Year 3, Month 10, Day 21: The Air, The Air Is Everywhere

The Jakarta Post opines that the faithful are motivated to do something about climate change as a consequence of their beliefs. Okay, if you say so…

The Green Bible is a 2008 edition of the Christian holy book, published by HarperCollins. There are more than 1,000 references to the Earth in the Bible, and this 2008 copy is printed on recycled paper using soy-based ink.

Likewise, Islam’s Koran also contains numerous surahs (chapters) that both enlighten and command Muslims to use and not abuse the natural bounty the Earth provides. “Do not commit abuse on the Earth, spreading corruption.” (Al-Ankabut 29:36) is just one example.

Meanwhile in Bali, adherents to Hinduism, the island’s majority faith, believe in the trihita karana. This is the belief that happiness derives from the relationship between people and God, the relationship between people and people, and the relationship between people and nature.

Religious writer and scholar Fachruddin M. Mangunjaya raised a profound question in a recent paper on climate change and religion: Who were the first environmental campaigners? Answer: Followers of the world’s religions.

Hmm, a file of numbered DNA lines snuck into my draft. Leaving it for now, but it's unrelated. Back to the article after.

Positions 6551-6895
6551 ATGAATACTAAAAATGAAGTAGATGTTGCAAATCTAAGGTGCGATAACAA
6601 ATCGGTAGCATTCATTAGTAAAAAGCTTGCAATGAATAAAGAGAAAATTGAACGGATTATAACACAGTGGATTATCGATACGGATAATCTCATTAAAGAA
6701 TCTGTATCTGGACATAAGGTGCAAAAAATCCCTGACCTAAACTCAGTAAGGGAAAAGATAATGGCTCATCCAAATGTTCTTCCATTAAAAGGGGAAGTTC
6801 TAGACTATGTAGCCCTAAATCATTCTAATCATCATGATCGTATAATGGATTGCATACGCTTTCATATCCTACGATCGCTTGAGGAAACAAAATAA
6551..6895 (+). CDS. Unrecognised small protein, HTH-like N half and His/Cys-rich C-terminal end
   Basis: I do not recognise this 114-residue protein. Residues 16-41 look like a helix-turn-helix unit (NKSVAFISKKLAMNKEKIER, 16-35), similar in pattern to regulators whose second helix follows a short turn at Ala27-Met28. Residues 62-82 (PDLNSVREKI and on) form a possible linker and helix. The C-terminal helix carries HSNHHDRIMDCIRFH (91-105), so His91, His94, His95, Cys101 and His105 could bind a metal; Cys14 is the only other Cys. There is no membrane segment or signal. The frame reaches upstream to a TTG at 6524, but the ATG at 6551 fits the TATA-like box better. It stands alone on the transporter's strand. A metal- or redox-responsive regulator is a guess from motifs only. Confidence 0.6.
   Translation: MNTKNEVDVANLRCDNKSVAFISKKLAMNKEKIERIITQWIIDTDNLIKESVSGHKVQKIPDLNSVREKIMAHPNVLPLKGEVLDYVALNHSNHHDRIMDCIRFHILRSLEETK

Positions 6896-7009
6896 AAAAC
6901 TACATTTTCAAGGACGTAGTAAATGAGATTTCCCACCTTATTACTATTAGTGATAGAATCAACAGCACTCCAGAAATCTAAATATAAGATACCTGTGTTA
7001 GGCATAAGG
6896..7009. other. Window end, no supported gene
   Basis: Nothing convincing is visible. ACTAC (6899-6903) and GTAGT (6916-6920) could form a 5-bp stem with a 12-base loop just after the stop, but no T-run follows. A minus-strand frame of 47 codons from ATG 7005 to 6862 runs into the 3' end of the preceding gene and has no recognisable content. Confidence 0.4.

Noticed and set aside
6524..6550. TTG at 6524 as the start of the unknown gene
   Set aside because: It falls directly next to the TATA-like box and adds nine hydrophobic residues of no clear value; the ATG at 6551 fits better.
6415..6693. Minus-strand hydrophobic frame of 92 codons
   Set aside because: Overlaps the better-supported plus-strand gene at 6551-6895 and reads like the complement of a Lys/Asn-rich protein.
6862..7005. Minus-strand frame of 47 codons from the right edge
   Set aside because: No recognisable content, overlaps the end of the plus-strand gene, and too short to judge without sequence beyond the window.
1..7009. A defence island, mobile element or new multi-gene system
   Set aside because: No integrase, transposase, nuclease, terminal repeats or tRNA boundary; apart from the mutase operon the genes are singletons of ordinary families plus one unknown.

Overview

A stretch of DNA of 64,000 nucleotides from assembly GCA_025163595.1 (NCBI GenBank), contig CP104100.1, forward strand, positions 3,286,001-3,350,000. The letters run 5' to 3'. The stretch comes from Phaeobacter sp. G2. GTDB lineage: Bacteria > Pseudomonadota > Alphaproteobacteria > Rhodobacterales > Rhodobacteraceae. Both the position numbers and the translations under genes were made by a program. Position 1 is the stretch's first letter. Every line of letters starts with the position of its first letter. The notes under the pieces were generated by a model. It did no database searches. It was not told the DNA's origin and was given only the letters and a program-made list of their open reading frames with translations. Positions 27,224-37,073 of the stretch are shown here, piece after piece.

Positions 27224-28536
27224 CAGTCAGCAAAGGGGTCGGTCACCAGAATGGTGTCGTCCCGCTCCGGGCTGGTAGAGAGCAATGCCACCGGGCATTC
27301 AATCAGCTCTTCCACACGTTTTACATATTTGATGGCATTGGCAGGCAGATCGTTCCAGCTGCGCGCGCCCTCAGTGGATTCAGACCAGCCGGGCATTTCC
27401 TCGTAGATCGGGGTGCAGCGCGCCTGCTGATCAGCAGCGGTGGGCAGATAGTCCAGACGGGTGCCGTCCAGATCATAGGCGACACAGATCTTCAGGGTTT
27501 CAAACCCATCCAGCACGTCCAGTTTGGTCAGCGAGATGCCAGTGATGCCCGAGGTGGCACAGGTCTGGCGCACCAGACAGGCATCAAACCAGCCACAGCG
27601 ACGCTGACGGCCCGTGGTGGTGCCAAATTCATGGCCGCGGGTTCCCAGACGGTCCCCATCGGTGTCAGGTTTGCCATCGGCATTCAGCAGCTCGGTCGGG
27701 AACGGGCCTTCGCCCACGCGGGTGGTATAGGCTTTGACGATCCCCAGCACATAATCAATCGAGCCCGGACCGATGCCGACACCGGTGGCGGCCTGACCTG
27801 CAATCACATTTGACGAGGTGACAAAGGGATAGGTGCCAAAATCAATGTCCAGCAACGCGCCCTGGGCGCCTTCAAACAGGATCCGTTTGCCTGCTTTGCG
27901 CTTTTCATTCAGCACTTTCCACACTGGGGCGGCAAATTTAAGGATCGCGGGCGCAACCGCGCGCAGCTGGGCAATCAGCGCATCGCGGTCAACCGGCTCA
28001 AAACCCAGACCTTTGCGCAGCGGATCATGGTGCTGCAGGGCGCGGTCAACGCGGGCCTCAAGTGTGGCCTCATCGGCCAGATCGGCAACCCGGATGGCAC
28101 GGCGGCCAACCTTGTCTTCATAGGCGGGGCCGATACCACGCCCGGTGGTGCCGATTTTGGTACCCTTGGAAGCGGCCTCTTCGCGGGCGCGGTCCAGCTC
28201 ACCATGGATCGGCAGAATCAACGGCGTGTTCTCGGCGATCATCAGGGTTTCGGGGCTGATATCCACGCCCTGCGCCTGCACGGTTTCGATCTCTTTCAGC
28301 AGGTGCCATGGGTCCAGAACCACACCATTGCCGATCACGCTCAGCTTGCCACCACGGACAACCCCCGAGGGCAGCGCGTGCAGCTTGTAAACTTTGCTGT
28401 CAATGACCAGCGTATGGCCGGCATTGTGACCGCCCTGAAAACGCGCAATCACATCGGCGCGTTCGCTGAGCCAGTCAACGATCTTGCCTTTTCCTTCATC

Fachruddin, a lecturer in biology at the National University in Jakarta, told a September 2012 climate change writing clinic for youths in Jakarta that religion had been a major mover, which had established numerous world civilizations.

Now with environmental crises and the impact of climate change casting threats on human civilization, people are returning to religious teachings and reassessing their meaning of and obligations in life.

I’ll believe it when I see it. Oh, wait… Sent October 14:

When it comes to taking meaningful action on climate change, many followers of the great religious traditions find inspiration and motivation in their beliefs. But it is a grave error to assume that all religiously-driven individuals will be receptive to the scientific facts of the climate crisis. In the United States, many devout Christians decided long ago that science could only be regarded as an enemy of their faith — and this antipathy towards scientific method and results carries over into their attitude towards environmental problems, which are strongly identified with the scientists who research and describe them.

A significant minority of Christians also adhere to doctrines which preach the imminence of a “day of judgement” in which the Earth as we know it will be destroyed and afterlife preference given to “true believers.” It is self-evident that such a belief is antithetical to any notion of sustainability as a desirable goal.

If we are to reconcile the directives of faith and the long-term requirements of our planetary environment, religious leaders must work with scientists in the interests of our civilization, our species, and the web of life of which we humans are a part.

Warren Senders


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